Las Vegas— Broadcasters were planning to ask federal regulators to reconsider a February ruling that banned TV stations from demanding cable-system carriage of multiple digital programming services, a high-ranking industry source said here last Tuesday.
The National Association of Broadcasters is seeking a new ruling from the Federal Communications Commission on a hot-button issue called multicast must-carry.
Although broadcasters are legally entitled to cable carriage of a single programming service, the NAB insists that the law actually mandates carriage of any and all programming services a station can pack into its digital bandwidth. Today, that’s about five or six programming streams.
DEFERS COURT FIGHT
The NAB was expected to make the FCC filing last week in a regulatory step that would postpone a court battle with the agency and the cable industry. In 1997, the Supreme Court voted 5-4 to uphold the 1992 must carry law in a suit filed by Turner Broadcasting System Inc.
Paxson Communications Corp., one of the largest TV-station owners in the country, has already appealed the FCC’s February ruling in the U.S. Court of Appeals for the D.C. Circuit.
But NAB’s going to the commission in lieu of a court appeal usually means that the D.C. Circuit won’t take up Paxson’s appeal while the NAB’s FCC petition is pending.
In February, the FCC voted 4-1 that cable’s requirement to carry a TV station’s primary video meant just one programming service. Kevin Martin, who became FCC chairman about five weeks after the vote, was the only commissioner who supported broadcasters, although agency Democrats Michael Copps and Jonathan Adelstein indicated they might have voted the other way had the agency adopted new public-interest requirements for DTV stations.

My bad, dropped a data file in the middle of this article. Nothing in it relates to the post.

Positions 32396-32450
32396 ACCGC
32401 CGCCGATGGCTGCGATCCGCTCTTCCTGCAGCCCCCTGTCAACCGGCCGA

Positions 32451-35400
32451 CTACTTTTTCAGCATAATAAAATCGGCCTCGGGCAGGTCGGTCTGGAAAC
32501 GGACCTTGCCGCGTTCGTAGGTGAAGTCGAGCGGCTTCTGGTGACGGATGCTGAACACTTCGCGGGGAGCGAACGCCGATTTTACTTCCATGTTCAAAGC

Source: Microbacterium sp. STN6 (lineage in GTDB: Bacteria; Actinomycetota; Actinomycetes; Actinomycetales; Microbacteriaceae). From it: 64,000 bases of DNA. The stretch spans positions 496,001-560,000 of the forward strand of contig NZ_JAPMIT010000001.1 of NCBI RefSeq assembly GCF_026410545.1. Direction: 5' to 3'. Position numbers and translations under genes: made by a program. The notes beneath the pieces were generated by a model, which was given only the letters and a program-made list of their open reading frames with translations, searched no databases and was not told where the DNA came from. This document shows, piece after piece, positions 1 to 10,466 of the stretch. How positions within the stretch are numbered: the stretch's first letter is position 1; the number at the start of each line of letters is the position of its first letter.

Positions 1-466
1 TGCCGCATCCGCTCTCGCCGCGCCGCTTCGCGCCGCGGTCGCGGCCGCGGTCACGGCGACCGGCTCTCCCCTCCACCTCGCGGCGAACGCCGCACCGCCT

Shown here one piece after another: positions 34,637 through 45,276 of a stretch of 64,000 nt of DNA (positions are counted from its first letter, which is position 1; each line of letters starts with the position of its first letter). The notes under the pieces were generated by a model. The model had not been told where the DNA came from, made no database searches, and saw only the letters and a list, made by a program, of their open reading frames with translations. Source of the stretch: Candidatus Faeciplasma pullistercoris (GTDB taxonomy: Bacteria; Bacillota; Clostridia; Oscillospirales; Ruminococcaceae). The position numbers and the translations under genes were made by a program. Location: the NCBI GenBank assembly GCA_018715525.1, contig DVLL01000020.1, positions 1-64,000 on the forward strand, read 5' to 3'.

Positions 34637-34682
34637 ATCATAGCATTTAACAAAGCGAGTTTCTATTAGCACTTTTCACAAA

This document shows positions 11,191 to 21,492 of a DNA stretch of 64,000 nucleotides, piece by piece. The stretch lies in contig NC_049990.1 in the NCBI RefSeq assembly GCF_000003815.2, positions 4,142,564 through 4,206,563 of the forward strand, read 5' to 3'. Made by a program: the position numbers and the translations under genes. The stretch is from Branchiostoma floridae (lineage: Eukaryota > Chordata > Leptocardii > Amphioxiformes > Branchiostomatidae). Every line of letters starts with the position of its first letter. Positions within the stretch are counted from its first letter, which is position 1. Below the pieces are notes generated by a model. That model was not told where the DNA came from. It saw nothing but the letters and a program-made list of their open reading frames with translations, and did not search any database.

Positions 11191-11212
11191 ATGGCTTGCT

Although the vast majority of TV stations negotiate cable carriage, broadcasters told the FCC that multicast-carriage rights were essential to the industry’s ability to compete in a world with hundreds of channels on pay TV platforms.
BOON TO PROFITS?
Cable countered that handing TV stations many additional slots on their systems by government fiat would, in addition to raising serious First Amendment issues, provide stations an incentive to air infomercials and other low-value content aimed at reaping quick profits.
Cable also argued that the public interest would not be served if TV stations could claim channel space by default while cable networks — which don’t possess FCC licenses to reach viewers — had to scratch and claw in the free market to obtain cable carriage.
Speaking here last Tuesday, James Goodmon, CEO of Capitol Broadcasting Company in Raleigh, N.C., said cable’s resistance to multicast must-carry was designed to block competition from TV stations that wanted to use their digital capacity to air 24-hour news and weather channels.
“I absolutely think that we need [multicast] must-carry, because cable has programming that they want to protect against our local news channels,” Goodmon said.
“It is not a [cable] capacity issue. It is also not an issue of C-SPAN coming off all over America.”